I will say though, as Dr Kent Smith and others have said here. It is FAR more important to find a reputable doctor that works with a proven device than it is to shop around for the cheapest one. You are paying for a THERAPY, not a piece of plastic. Make SURE that EVERYTHING is included in the price that you pay. This includes ANY xrays they must take, exams, impressions, the device itself, follow up visits, Titrations, etc.

What I did was I read reviews of devices and contacted the manufacturer for a list of dentists in my area. For me there was only one choice, and I lucked out, because he's a great guy and his staff has been great too....

good luck and please post any questions you have in here, there are a log of knowledgeable and helpful people in here.
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Postby Kent Smith » Sun Jan 20, 2008 2:14 am

melhajj wrote:that raises another question mark, since i have read that only HELPS to people with mild sleep apnea NOT SEVERE

Statistically, appliances alone average a 50% reduction in AHI or RDI, so this is the reason some say it is for mild OSA. However, I have treated quite a few severe OSA sufferers to an AHI under 10, so it is certainly possible.

; we asked for nasal pillows to see if they are less annoying that the full cpap mask, any comments about these comments that i wrote?

It's always good to try different masks, and the nasal pillows seem to be the most comfortable for the average patient. There are recent studies (on rats) to show that these can cause inflammatory reactions in the nose, but they are still the easiest to tolerate.

also, if any of you have UNITEDHEALTHCARE, what code have you used in order to approve an oral appliance? because until now unitedhealthcare has refused to approve the payment of an oral appliance, claiming that this is under a dental insurance, which i do disagree, since the problem is in the upper airways.

I agree with you...this is a medical condition, and IF you have at least moderate sleep apnea, medical insurance at least SHOULD cover it. You also need to ask the dental office that will supply the appliance to give you the best code.

i have been reading here that you mention the TAP oral appliance, any comments about it and also about the surgery results; just trying to figure out what other posibilities i have.........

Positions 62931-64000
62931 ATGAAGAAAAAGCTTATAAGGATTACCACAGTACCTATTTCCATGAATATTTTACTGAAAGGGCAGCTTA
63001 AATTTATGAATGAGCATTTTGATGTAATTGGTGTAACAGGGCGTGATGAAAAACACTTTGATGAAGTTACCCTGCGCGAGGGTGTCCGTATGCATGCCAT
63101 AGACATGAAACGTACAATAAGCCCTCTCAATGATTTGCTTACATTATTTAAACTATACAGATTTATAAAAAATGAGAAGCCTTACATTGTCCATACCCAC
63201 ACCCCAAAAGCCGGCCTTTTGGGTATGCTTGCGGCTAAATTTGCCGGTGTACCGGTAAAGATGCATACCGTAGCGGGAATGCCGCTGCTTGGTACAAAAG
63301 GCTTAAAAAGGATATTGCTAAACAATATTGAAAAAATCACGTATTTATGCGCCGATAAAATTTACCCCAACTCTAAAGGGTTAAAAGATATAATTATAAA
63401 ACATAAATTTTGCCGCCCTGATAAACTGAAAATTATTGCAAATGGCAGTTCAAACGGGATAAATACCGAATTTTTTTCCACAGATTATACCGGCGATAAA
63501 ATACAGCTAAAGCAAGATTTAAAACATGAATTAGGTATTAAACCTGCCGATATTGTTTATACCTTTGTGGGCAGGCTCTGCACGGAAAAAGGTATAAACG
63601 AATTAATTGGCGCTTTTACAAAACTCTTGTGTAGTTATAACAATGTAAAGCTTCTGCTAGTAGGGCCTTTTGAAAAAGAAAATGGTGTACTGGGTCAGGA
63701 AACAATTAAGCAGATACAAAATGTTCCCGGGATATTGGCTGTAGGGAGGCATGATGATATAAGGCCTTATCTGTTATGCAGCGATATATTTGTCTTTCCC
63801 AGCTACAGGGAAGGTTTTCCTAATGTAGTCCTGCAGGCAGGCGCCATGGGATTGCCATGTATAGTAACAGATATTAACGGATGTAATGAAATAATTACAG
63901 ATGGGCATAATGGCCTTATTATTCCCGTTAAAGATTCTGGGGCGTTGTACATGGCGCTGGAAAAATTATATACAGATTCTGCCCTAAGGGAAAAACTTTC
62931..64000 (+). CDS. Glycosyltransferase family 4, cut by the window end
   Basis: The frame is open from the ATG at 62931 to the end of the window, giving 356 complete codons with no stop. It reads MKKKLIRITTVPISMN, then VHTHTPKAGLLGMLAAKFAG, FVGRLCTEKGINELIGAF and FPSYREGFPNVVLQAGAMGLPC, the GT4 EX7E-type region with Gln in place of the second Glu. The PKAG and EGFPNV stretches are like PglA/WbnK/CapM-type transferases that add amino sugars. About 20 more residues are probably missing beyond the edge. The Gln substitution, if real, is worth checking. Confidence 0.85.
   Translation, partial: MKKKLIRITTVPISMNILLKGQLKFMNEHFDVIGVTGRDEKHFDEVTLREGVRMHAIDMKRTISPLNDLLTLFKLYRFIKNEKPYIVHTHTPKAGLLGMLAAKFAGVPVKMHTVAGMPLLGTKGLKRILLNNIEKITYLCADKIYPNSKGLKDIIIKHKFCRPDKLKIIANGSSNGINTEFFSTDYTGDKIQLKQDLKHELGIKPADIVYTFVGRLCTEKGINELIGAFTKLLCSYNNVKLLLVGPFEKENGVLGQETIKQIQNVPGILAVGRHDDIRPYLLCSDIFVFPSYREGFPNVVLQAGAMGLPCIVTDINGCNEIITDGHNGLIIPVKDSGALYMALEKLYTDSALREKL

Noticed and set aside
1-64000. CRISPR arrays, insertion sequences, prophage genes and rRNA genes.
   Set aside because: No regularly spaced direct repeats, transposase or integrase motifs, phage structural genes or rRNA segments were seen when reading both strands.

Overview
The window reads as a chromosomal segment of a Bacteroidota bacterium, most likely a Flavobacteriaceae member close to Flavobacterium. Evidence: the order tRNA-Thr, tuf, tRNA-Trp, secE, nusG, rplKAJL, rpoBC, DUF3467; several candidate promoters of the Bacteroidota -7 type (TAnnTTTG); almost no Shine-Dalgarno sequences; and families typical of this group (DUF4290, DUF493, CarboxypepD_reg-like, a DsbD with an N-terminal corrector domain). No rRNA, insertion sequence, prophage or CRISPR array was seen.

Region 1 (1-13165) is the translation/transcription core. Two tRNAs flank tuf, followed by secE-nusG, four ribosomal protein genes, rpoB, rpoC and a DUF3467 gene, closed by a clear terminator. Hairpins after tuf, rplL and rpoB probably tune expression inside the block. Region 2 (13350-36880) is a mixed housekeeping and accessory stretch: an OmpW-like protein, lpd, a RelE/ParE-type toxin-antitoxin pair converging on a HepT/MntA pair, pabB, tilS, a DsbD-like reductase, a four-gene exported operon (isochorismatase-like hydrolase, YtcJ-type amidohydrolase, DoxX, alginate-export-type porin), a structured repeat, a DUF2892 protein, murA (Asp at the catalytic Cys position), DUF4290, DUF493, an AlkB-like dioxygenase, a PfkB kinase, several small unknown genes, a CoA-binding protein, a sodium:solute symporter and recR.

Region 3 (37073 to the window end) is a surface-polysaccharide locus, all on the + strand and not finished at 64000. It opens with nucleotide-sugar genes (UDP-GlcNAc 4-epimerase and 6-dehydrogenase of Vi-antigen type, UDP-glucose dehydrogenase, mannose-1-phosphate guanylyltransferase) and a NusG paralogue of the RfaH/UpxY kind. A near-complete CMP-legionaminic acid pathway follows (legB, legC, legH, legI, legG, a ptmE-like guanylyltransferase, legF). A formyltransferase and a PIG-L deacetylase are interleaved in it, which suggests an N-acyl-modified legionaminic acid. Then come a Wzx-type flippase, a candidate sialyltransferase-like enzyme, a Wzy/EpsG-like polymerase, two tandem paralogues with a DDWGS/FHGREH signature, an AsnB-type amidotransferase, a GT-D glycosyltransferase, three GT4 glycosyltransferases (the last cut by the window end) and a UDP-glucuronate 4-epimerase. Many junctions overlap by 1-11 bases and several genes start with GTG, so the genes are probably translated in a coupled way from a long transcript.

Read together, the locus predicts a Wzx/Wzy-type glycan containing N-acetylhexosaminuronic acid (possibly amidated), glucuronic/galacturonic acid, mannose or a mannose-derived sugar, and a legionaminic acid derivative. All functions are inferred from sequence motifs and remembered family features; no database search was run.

The TAP is a good appliance, as are most mandibular advancement devices. The MOST important thing is compliance. The best appliance is the one the patient will wear.

my ENT seems knowledgeable JUST ABOUT SURGERY but not about anything else; i also asked about playing the didgerodoo he says that it might help to strengthen theupper airways muscle but that does not help with the sleep apnea; just wondering if that is really true, i wonder if people playing a musical instrument also suffer from sleep apnea, any inputs?

I have a didgeridoo, and it would be a good thing for anyone with a breathing disorder to learn to play. It does strengthen the pharyngeal muscles, but my belief is that you must learn the circular breathing technique, or it won't help much. This takes much practice!

i have noticed also that this disease is an epidemic, you can ask ANYBODY, and you will find out that an amazing number people do have this problem or have not have a test to realize that he or she has it. wonder what is the cause of this disease: the food that we eat, full of preservatives, pesticides, hormones,etc? the polluted air? the water? the heavy weight? why are we suffering this disease?

Odd that you mention this. I have a peer-reviewed paper yet to be published entitled "Sleep Breathing Disorders - a 21st Century Epidemic". Yes, weight (with neck size being the biggest culprit) is the #1 factor, and this country is growing more obese every year. The statistics are amazing. After that, there's the allergy rise, more baby boomers with their tonsils, increase in sedative sleep aids being used, less sleep for everyone trying to burn candles at both ends, the "graying" of America, genetics and a growing number of insomniacs. Too much to discuss here, but by my calculation, by 2045, 100% of America will have OSA :-D

If you have the chance read the book ULTRALONGEVITY by dr. mark liponis, he treats patients and has lowered the CRP (c reactive protein, which is a heart enzyme predictor for heart attacks and stroke) which is usually elevated in people with sleep apnea; his treatment consists of some specific vitamins, tai chi, qijong, walking, etc. VERY INTERESTING FOR EVERYBODY WITH THIS DISEASE.


Lowering the CRP level is very important, so thanks for suggesting the book. Does he say to make sure your gums are healthy?
Kent Smith DDS, D-ABDSM